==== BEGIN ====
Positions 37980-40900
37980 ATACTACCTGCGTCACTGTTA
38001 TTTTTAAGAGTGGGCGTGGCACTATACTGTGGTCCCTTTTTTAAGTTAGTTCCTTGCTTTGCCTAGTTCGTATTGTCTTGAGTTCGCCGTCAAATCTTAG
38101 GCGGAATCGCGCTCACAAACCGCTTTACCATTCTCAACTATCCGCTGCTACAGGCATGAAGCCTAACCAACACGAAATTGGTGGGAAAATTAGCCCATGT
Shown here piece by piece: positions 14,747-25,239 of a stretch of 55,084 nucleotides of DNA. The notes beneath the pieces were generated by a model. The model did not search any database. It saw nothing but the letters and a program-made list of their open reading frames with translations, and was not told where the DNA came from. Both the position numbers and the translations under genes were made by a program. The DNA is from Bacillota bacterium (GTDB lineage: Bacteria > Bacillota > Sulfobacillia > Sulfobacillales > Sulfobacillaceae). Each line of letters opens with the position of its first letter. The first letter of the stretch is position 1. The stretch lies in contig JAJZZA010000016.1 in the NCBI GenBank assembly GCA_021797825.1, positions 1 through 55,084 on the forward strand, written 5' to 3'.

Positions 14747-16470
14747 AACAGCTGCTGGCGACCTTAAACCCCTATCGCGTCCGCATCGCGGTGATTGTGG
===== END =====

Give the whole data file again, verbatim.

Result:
Positions 37980-40900
37980 ATACTACCTGCGTCACTGTTA
38001 TTTTTAAGAGTGGGCGTGGCACTATACTGTGGTCCCTTTTTTAAGTTAGTTCCTTGCTTTGCCTAGTTCGTATTGTCTTGAGTTCGCCGTCAAATCTTAG
38101 GCGGAATCGCGCTCACAAACCGCTTTACCATTCTCAACTATCCGCTGCTACAGGCATGAAGCCTAACCAACACGAAATTGGTGGGAAAATTAGCCCATGT
Shown here piece by piece: positions 14,747-25,239 of a stretch of 55,084 nucleotides of DNA. The notes beneath the pieces were generated by a model. The model did not search any database. It saw nothing but the letters and a program-made list of their open reading frames with translations, and was not told where the DNA came from. Both the position numbers and the translations under genes were made by a program. The DNA is from Bacillota bacterium (GTDB lineage: Bacteria > Bacillota > Sulfobacillia > Sulfobacillales > Sulfobacillaceae). Each line of letters opens with the position of its first letter. The first letter of the stretch is position 1. The stretch lies in contig JAJZZA010000016.1 in the NCBI GenBank assembly GCA_021797825.1, positions 1 through 55,084 on the forward strand, written 5' to 3'.

Positions 14747-16470
14747 AACAGCTGCTGGCGACCTTAAACCCCTATCGCGTCCGCATCGCGGTGATTGTGG